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  • Story Owner: Daniel M  Doyle
  • Story Title: From Ireland to England and back again
  • Story Created: Monday, August 11, 2014, 5:49:00 PM
  • Chapter Author: Daniel M Doyle
  • Chapter Created: Saturday, October 15, 2016, 10:09:00 AM
  • updated: Saturday, October 15, 2016 10:09:00 AM

I believe the answer to this question is “people” – human beings. People can often be at their funniest when they’re not trying to be funny at all. Most people believe they are unique. There’s some truth in that thought but others go much further and believe that they are the only sane person on the planet.

“All the world is queer save thee and me, and even thou art a little queer.” Robert Owen (Welsh philosopher and philanthropist 1771-1858)

Some people think that the world revolves around only them. The British nation used to feel like that. Back then, in days gone by, they described mainland Europe as the “the continent”. On a dark and damp morning in the 1950’s the headline of the London Times proclaimed “Fog in channel – Continent cut off.”  

Speaking of the continent, I am reminded of a witty one-liner about a place called Frinton-on-Sea. This is a resort on the east coast of England in the county of Essex. It is a quiet place, populated by retired geriatrics – the last resort? This part of the Essex coast is one of the nearest points to “the continent”. A few miles north of Frinton-on-Sea is the port of Harwich. It used to be a popular starting point for English holiday makers who were brave enough to travel to mainland Europe. The ferry’s advertising slogan was:-

“Harwich for the Continent! “

How exciting! Not to be outdone, a wag from Frinton extrapolated this slogan:-

Harwich for the Continent!

Frinton-on-Sea for the incontinent!

Let’s move on…

  "Oh, what a great gift we would have if we could only see ourselves as others see us." Robert Burns (Scottish poet 1759-1796) said that. He knew, of course, that we cannot view ourselves with complete, detached objectivity and wouldn’t life be boring if we could? We would lose all the humour to be found in observing how people perceive their place in the world and how they prevent reality from interfering with that perception.

I am not suggesting that I want to laugh at people but rather with them. Pathos and empathy are essential ingredients of humour. Watching people skilfully reconcile their perception of self with the real world is like watching a tightrope walker or a trapeze artist.  We marvel at their ability to defy gravity, as we fear for their safety. We also laugh, nervously, from the relief of knowing that we are not a risk of harm from what we are watching.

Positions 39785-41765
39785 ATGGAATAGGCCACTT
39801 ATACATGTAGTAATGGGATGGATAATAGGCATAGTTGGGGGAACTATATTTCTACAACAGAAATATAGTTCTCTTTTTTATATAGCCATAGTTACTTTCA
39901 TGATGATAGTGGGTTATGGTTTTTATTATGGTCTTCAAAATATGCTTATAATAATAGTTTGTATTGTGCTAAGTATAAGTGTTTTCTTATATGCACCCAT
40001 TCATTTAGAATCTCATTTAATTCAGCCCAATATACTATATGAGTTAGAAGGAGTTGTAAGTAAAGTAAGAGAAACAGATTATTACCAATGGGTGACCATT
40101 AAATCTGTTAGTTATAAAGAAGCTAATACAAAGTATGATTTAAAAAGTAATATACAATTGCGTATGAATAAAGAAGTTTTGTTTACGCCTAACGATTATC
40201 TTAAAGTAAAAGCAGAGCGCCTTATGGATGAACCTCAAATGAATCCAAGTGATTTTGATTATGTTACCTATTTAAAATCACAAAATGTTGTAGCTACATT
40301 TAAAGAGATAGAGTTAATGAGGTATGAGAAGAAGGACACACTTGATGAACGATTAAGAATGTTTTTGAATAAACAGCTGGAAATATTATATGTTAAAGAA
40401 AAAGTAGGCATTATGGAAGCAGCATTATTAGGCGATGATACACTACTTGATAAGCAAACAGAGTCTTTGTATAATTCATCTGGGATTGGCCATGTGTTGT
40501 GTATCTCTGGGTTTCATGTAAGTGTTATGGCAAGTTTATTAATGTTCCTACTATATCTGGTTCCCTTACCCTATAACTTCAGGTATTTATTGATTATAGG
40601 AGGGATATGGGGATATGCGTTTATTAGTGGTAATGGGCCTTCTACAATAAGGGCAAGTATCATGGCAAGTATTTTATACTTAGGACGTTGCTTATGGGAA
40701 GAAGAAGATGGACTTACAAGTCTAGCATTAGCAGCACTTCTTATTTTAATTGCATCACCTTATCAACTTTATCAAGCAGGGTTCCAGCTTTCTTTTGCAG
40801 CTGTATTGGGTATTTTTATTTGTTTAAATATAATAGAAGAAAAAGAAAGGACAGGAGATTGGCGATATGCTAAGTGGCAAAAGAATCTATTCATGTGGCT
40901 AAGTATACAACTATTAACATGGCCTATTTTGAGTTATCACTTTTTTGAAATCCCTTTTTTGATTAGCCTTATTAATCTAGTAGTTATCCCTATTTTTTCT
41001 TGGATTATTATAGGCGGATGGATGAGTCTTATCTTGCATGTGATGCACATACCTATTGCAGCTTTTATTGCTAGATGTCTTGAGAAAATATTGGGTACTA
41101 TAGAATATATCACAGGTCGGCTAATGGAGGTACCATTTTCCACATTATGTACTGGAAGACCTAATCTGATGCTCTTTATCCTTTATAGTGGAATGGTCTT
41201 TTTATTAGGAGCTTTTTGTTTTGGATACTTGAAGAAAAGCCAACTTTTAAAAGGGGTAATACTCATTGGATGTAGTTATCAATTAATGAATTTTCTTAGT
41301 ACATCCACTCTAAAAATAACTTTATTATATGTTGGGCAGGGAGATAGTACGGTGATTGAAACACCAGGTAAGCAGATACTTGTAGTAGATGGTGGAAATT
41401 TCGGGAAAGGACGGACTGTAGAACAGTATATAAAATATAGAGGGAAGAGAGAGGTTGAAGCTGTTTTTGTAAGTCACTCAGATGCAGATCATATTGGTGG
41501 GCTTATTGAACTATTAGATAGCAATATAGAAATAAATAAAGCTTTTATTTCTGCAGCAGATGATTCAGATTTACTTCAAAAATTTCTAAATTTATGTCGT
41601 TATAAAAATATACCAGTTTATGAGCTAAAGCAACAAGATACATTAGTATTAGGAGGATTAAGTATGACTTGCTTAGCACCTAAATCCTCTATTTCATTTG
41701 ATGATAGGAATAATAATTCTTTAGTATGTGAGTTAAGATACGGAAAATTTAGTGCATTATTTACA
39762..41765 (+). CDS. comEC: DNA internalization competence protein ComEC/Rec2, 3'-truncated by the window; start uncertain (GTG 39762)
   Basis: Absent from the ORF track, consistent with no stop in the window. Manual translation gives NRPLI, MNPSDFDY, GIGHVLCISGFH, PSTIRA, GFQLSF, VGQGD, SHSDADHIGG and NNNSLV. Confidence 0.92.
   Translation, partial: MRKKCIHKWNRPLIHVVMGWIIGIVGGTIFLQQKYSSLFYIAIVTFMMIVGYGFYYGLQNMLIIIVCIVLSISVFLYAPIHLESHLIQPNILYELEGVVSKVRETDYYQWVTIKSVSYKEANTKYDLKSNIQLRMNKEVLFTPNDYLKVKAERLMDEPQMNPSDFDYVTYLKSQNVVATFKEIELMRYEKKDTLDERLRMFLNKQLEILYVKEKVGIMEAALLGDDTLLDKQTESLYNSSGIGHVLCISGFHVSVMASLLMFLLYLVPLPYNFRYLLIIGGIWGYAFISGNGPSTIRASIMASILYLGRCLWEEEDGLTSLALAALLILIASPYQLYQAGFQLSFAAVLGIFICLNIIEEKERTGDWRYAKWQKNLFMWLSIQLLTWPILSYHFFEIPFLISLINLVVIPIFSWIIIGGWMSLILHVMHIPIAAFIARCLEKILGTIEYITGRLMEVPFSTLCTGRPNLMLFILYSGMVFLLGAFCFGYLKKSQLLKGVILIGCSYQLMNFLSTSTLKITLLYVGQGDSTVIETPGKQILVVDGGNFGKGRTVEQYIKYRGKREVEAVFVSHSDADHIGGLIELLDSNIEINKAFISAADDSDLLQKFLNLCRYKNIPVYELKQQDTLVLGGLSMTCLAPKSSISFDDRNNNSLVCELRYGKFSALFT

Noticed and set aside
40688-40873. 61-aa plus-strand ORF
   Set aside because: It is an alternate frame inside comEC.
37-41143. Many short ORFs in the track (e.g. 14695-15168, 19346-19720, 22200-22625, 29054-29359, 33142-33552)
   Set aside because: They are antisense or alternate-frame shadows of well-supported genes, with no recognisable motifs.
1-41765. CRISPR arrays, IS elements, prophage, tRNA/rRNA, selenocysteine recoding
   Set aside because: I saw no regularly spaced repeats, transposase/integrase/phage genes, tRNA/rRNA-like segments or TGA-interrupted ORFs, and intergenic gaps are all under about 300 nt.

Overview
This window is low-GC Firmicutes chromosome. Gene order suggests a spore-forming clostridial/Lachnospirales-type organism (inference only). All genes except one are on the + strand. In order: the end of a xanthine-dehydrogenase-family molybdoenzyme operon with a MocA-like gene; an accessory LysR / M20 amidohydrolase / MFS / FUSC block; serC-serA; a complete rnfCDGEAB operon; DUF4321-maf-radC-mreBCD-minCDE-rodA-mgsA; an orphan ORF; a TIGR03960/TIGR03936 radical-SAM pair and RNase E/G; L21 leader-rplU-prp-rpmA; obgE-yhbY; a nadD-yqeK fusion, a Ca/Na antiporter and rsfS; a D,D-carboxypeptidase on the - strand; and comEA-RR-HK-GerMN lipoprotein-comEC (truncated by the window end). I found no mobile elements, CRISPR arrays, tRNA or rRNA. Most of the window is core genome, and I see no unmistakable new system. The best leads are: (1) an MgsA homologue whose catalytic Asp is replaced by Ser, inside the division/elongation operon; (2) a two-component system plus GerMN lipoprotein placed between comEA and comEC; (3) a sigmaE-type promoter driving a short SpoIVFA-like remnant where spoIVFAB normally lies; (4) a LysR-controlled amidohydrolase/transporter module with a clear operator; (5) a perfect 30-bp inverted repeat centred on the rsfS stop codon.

Some people work hard to present themselves in the most favourable light. Is this selling or acting?

“All the world's a stage, and all the men and women merely players.”

Take me, for example. Most people I know call me Danny but that wouldn’t be good enough for an author – so I became Daniel. It’s commonly acknowledged that your name sounds more intellectual if you stick a middle initial into it. So I have moved from plain old Danny Boy to Daniel M. Doyle – author, wit and raconteur.

In Ireland, where I live, our president is Michael D Higgins. He’s a Michael Daniel and I’m a Daniel Michael. So who knows? Today I am talking to you and tomorrow – maybe the presidency of Ireland? Am I losing the run of myself perchance?    

Lots of people in Ireland like to answer a question with a question. For example:-

“Excuse me. Can you tell me where is the nearest Post Office?”

“Is it stamps you’re after?”

Some people might find this to be a funny reply but it is merely good selling. The respondent is looking for more information so that he can accurately determine the requirements of the inquirer. There might be a sweet shop around the corner which sells stamps – so the inquirer actually has no need to visit a Post Office at all. 

 What is logical to one person might seem perfectly illogical to another. For example, a visitor takes a taxi to a remote house in rural Ireland. Eventually the taxi turns off the road and proceeds along a narrow boreen. After a few miles the passenger says:-

“This boreen is very long?”

The driver replies, logically:-

“Well sir, if it was any shorter it wouldn’t reach.”  

Humor must not only make us laugh - it must also make us cry. I don’t cry about sad things or the terrible misfortunes of others but I do get a bit bleary-eyed when I see the best of human nature displayed in people. When I see qualities such as unconditional generosity and bravery I know that these people are not aware of how great they are. As with the funny side of humor, they are just being themselves. The tears flow from the sensation of experiencing beauty – as in a painting or a piece of music. We are momentarily lifted out of our day-to-day lives and reminded that life can be wonderful! 

Sometimes I get it wrong. I make an inappropriate or flippant comment about a subject which I should have left well alone. My standard technique to recover this situation is to quote from Lord Byron’s Don Juan:-

“And if I laugh at any mortal thing ‘tis that I may not weep.”

I have achieved mixed results from this manoeuvre.



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